This micro R/C copter is made by Silverlit, and the helicopter's display box says Picco-Z on it and MX-1 Extreme. As one would expect, it flies like a smaller version of the Picco-Z with the same control: just sliders instead of sticks.
Forward speed was increased by adding a minor amount of weight to the nose of the MX-1. I tried this briefly, but preferred the standard flight speed so I removed the weight. By making sharp left turns I could get close to a hover with a left rotation at times. Right turns didn't slow the copter down as they were much wider then the left turns. Right turns were best made when there was a lot of room, and I wanted to keep up good forward speed. If rapidly approaching a wall or a window it was best to make a left turn to avoid hitting the wall or window. If I wanted to go to the right and I was approaching a wall, I would make a 270 degree turn to the left and then proceed along the wall in the direction I wanted. Turns were a way to regulate the forward speed of the MX-1. I found the controls during flights weren't ever 100% the same as the previous flight. That said, generally the turns were pretty consistent and not only changed the copter’s direction, but often the helicopter's speed. Part of the challenge of the original Picco-Z (and now the MX-1) was dealing with the differences that seem to arise in almost every flight, often involving spin. When these things suddenly occur it is almost as if the MX-1 is having a muscle spasm of its control system.
When fully charged the helicopter is ready to go but also has a tendency to spin more with a full charge and required more use of the trim buttons to stop the spin. When down to 3/4 to 1/4 charge the helicopter is actual at its most controllable and accordingly it is then the most fun to operate. Less spin and more control. I soon learned to not charge the helicopter's battery all the way but rather only charge for about 10 minutes when depleted. I would only get about 3.5-4 minutes of flight time but I found the quality of my flights to be a little better. That may change with more operation.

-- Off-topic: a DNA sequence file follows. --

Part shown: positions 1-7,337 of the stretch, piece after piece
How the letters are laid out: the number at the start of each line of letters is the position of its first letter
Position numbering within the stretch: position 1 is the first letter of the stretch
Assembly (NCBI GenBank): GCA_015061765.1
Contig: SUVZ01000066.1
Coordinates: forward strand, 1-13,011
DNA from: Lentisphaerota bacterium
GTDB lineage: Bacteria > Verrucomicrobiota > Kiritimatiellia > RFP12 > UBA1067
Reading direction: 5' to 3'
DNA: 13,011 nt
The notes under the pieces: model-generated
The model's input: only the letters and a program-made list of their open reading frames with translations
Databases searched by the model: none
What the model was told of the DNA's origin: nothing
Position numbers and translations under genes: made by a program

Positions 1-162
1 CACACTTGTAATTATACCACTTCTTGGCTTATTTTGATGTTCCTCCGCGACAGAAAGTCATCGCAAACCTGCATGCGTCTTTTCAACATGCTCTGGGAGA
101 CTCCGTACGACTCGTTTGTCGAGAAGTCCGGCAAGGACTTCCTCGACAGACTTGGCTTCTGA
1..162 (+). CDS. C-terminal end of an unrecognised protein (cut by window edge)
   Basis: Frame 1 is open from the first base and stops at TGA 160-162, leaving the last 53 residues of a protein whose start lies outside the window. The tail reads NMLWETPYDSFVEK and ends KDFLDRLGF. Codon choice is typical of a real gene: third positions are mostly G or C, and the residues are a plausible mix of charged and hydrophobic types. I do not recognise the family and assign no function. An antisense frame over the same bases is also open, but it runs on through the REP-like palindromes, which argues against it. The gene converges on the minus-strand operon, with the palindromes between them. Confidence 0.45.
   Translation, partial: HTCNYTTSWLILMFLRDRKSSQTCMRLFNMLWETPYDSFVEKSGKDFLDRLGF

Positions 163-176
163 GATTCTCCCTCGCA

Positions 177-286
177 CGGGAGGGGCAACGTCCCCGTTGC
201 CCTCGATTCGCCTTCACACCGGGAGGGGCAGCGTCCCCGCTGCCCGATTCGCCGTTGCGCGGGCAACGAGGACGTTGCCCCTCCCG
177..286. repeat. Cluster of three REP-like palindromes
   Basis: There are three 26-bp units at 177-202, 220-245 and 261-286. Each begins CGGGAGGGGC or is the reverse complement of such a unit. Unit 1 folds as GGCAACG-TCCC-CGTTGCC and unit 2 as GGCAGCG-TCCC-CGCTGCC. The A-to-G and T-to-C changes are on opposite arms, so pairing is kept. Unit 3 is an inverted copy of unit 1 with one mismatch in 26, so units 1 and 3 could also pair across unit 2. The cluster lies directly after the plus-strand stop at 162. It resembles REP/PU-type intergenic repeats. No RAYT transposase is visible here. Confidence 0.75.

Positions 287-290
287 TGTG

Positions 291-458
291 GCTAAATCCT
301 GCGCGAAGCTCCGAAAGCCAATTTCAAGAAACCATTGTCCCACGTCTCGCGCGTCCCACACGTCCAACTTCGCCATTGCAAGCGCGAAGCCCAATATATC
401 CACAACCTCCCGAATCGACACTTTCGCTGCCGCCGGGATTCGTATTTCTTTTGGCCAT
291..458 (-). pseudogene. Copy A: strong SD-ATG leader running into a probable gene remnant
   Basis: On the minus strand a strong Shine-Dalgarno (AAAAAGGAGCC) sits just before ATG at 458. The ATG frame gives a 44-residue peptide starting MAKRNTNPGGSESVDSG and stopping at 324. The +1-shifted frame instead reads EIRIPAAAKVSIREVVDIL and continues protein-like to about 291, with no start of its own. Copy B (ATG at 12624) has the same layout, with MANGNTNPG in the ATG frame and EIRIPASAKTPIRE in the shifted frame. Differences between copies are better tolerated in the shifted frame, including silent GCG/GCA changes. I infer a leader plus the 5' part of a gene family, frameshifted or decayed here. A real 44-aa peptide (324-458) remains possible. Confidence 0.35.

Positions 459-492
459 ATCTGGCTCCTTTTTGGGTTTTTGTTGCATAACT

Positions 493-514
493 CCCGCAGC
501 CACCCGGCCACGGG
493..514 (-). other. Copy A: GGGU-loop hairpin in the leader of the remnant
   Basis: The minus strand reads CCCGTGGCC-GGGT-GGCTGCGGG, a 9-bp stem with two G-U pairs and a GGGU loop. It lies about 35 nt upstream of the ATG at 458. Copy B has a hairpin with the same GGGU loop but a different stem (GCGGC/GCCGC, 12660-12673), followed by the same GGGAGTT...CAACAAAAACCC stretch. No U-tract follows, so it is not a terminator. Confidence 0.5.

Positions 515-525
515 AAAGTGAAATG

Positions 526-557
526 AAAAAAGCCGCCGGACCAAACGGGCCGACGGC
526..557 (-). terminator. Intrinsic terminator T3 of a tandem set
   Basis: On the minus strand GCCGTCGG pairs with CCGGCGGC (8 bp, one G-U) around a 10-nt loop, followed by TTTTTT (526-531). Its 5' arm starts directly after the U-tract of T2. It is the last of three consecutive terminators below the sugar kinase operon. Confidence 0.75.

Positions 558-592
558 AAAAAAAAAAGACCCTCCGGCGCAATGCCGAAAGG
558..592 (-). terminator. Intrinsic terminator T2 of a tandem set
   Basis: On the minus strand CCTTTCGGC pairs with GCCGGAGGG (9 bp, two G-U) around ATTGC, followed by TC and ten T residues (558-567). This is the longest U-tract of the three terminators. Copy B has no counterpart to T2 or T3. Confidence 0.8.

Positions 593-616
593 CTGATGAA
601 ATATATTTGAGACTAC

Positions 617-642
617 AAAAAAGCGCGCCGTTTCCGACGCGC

Even without adding any weight its forward flight is much faster then were my Picco-z’s. Hold a left turn too long and it will first have a spin hover and then start dropping like a rock. It can keep doing right turns so long as there is room. An occasional blip of left is useful to slow down the MX-1’s forward speed. The more you operate it the more you learn how to control it, and then it goes off on its own for a flight - at least mine does that. It gets a lot of attention at work when I fly it during my lunch hour.
I have found that the MX-1 can be mechanically trimmed to some extent by adjusting the angle of the tail rotor by twisting that motor. The instructions even give some discussion of twisting the motor to get the helicopter to fly correctly. This procedure calls for twisting the motor up to 30 degrees. My experience has proven to me that angling the tail rotor just slightly down from level has made my MX-1 more controllable for me.
It needs limited space to operate and is affordable. It can be flown by anyone mature enough to appreciate that the spinning blades of the helicopter pose a danger. Improvement comes relatively quickly to the average beginning pilot.